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Bilderberg 2016: it’s time to take seriously this diplomatic summit

Written by Guest on Wednesday, 15 June 2016
Charlie_Skelton1 Charlie Skelton is a writer for the Guardian. The TI-UK blog features thought and opinion from guest writers as well as TI staff. Any opinions expressed by external contributors do not necessarily reflect the views of Transparency International UK.

Another year, another Bilderberg conference done and dusted. Henry Kissinger has left the building. The limousines, bodyguards and snipers have left, the snazzy Airbus bubble-tent has been deflated, but some tricky questions remain. Questions, primarily, for the politicians who attended.

A hefty bulge of transatlantic political muscle took part in the Dresden talks: two prime ministers, four foreign ministers, a vice-president of the European Commission and a US Senator. Not to mention the deputy PM of Turkey and three members of the German Cabinet. Across the three intense days of the summit a range of important policy areas were discussed – topics on the agenda included “Russia”, “cyber security” and “commodity prices”. Yet the Bilderberg group itself takes pain to stress that this corporate-funded policy summit is not a “formal” event, describing the conference as “an annual forum for informal discussions” and “a forum for informal discussions about megatrends”.

The chairman of the group’s steering committee, Henri de Castries (the head of AXA and a director of HSBC) used similar language in a recent interview with a local Dresden paper, calling it “an informal group”. Likewise, Kenneth Clarke, a long-time member of Bilderberg, described it to Parliament in 2013 as “an off-the-record, informal discussion”. Clarke made a special effort to stress its informality: “We all attend extremely informally; we are not there in any capacity.”

 Now, we know for a fact this last claim isn’t wholly accurate. We knew this as far back as 2011 in St. Moritz, when the Treasury confirmed, in no uncertain terms, that “George Osborne is attending the Bilderberg conference in his official capacity as Chancellor of the Exchequer”. He was out there in Switzerland, we were told, with staff from the Treasury – although “probably not more than one”. At the time, the Bilderberg website was insisting: “Participants attend Bilderberg in a private and not an official capacity.” Which was straightforwardly untrue, and the claim was subsequently removed from the site.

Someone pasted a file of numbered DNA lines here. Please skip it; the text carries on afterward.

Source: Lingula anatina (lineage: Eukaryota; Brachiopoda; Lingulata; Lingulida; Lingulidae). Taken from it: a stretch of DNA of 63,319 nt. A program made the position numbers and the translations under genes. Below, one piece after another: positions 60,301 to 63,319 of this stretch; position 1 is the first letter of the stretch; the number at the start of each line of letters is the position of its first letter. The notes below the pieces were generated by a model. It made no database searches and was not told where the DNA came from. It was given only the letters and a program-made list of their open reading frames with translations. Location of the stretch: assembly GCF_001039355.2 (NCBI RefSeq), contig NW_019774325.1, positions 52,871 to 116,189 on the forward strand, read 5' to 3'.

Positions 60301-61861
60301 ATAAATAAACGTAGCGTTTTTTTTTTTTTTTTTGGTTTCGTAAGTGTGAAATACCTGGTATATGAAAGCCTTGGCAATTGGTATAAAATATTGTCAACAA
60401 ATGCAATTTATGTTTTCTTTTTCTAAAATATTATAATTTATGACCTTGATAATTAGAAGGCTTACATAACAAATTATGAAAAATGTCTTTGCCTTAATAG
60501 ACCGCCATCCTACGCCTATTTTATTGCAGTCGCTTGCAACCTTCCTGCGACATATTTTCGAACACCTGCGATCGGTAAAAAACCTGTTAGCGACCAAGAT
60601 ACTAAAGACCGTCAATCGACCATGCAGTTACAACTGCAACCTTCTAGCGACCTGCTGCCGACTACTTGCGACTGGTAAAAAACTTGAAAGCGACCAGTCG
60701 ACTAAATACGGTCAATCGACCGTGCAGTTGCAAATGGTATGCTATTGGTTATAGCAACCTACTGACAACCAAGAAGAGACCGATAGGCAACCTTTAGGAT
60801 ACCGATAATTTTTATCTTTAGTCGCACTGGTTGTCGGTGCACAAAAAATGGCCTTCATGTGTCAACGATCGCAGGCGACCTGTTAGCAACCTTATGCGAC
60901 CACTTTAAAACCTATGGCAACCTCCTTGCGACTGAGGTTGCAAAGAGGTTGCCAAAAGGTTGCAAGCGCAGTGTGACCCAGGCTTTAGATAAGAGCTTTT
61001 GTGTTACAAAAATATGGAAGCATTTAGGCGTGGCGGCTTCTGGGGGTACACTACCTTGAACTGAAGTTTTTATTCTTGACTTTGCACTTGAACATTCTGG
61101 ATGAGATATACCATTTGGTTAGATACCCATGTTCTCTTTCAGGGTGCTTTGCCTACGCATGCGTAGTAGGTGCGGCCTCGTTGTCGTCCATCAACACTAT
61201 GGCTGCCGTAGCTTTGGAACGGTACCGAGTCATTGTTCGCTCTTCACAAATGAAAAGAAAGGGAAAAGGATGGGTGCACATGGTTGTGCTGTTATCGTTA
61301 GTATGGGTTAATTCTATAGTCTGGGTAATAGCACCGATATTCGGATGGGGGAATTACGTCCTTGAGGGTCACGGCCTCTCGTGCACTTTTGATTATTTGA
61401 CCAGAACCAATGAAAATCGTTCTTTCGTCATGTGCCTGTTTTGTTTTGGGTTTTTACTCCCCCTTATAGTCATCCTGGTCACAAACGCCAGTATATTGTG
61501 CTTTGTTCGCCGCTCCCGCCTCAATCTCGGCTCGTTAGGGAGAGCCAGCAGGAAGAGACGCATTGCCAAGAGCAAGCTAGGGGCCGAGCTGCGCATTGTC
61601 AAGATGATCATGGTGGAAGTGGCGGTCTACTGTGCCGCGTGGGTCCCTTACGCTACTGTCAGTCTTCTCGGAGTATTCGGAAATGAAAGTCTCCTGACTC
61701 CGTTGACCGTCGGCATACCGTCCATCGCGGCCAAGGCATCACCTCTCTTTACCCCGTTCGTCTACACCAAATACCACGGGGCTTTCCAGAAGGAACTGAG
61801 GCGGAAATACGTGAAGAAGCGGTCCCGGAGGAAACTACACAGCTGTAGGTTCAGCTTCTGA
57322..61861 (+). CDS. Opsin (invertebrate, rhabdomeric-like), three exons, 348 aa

Every year, we see ministers attending these talks with ministerial staff. Just one example from Dresden: we’ve had it confirmed that the Belgian Prime Minister – Charles Michel – was accompanied by Antoine Evrard, his diplomatic advisor.

charlesmichel

The Belgian PM, Charles Michel, entering Bilderberg 2016. Photo: Hannah Borno.

Evrard is part of the three-person “cellule stratégique du Premier Ministre”. He’s not a door-opener or coffee-fetcher. He’s a senior diplomat: he’s there because the Bilderberg conference is a diplomatic event.

A diplomatic event which was attended this year by Senator Lindsey Graham. The Senator from South Carolina sat down with foreign dignitaries, finance ministers and advisors to discuss “US political landscape, economy: growth, debt, reform” – which raises the question of whether he was breaking the Logan Act by taking part.

What’s more, Bilderberg is a diplomatic event which is attended not just by ministers and advisors, but by people who have a keen interest in global policymaking for rather different reasons: people like the the CEO of Royal Dutch Shell, the President of Siemens and three board members of BP.

European business was represented in Dresden at the highest level. By people like Ulrich Grillo, the head of German’s most powerful industrial lobby group, BDI – “the voice of German Industry” – and by no fewer than eight members of the influential European Round Table of Industrialists.

President of the BDI, Ulrich Grillo, ready to do business at Bilderberg. Photo: Hannah Borno.

President of the BDI, Ulrich Grillo, ready to do business at Bilderberg. Photo: Hannah Borno.

From the world of financial policymaking there were senior figures including a director of the European Central Bank and the head of the IMF, Christine Lagarde. Alongside them, the heads of transnational banks and giant financial institutions like Banco Santander and Deutsche Bank. HSBC had two board members at Bilderberg 2016; Goldman Sachs made do with a director and a senior advisor.

Leading banker, Douglas Flint – Chairman of HSBC. Photo: Hannah Borno.

Leading banker, Douglas Flint – Chairman of HSBC. Photo: Hannah Borno.

It’s quite a heady brew. Senior lobbyists, business leaders, ministers, policymakers, diplomats and advisors – locked away discussing transatlantic policy for three days, with no press oversight whatsoever. A wall of silence around a hothouse of corporate lobbying. A profound failure of political transparency.

All of which is why the press should hold the politicians who attend these talks to account: policies were discussed, government advisors were present, and the public ends up being less well informed at the end of it than the CEO of Airbus. It just isn’t good enough.

Journalists across Europe, America and Canada, should be asking questions. If they don’t – if they’re happy to accept the “informal” brush-off by Bilderberg – then they’re clearly not taking this diplomatic summit as seriously as the politicians and diplomats who attend.

Top photo: Flickr / Mariano Mantel.

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Read 468 times Last modified on Monday, 20 June 2016 15:53

Guest

The TI-UK blog features thought and opinion from guest writers as well as TI staff. Any opinions expressed by external contributors do not necessarily reflect the views of Transparency International UK.

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